1 PM, 1 PMM, 4 Eng
1 large and 2 small enterprise clients by EOY 2021
It’s often not possible to have everything fully researched before you create your roadmap. Include a section for open questions and a plan for answering these unanswered questions and validating unvalidated assumptions.
Your roadmap template is a plan for a period of time, e.g. a half or a quarter. For each feature you build and ship, you will need a product requirement doc, otherwise known as a “PRD.”
Product Requirements Doc (PRD) Template
1. Problem + Opportunity
What is the user problem? Describe the problem we are trying to solve in 1-2 sentences.
Link to relevant research: User research and data; Competitive research and if relevant, identify how what we’re building will be different/better
What impact will this have on our business? On what time horizon?
Walk through why this feature is critical to your overall strategy
What is your definition of success?
Include measurable (metrics) and immeasurable (feelings) goals
What is the estimated impact of this initiative / feature? On what time horizon? Share north-star impact, next 12 month impact, impact over the half
Why is this the best way to measure success?
List explicit areas we do not plan to address
Explain why they are not goals
What assumptions have you made in the user problem or business opportunity that might not be true?
Identify your known unknowns
2. The Solution
Identify your design constraints
Technical feasibility considerations (from discussions with engineering)
Usability/desirability considerations (from user interviews, in collaboration with design and user research)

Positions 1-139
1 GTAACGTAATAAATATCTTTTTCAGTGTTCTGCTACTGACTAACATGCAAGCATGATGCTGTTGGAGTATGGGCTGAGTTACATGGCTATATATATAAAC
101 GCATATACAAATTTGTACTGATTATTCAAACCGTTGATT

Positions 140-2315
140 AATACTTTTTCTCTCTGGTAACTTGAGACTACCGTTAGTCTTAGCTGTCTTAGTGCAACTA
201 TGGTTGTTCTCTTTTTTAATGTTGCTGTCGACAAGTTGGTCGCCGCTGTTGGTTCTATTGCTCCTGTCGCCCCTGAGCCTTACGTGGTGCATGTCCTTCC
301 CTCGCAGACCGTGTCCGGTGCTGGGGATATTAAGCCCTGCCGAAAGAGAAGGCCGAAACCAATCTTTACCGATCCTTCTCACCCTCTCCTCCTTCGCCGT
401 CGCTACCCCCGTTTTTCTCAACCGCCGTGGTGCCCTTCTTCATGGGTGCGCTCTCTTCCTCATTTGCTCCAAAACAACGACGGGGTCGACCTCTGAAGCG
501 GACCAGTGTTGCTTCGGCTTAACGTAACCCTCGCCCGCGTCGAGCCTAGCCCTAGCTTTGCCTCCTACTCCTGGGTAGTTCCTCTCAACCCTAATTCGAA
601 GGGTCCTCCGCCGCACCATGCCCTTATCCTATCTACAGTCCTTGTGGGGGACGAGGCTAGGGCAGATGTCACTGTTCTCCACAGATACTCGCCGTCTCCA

Viability considerations (anything to consider from a strategic or business perspective that constrains your solution)
List the features that shape the solution, in priority order
Show what the end-to-end experience will be for customers
First link to low fidelity explorations
Walk through how your design constraints led exploration of your solution space and map how user feedback on your early designs and explorations contributed to your final design
Later link to high fidelity designs
In-depth details should be left to high fidelity mockups (i.e button color, microcopy, etc.) but major decisions should be captured
Address common scenarios and edge cases
It’s natural that your flows will change over time as you iterate. When changes occur, document them and notify contributors
Always ask if a smaller component can be shipped independently
List features you are saving for later
3. Launch Plan
Define the various phases that will get this product to market, the purpose of each phase, and the criteria you must meet to move on to the next one. Highlight risks and dependencies that can throw a wrench in timelines or progress (and ideally contingency plans). Example phases include: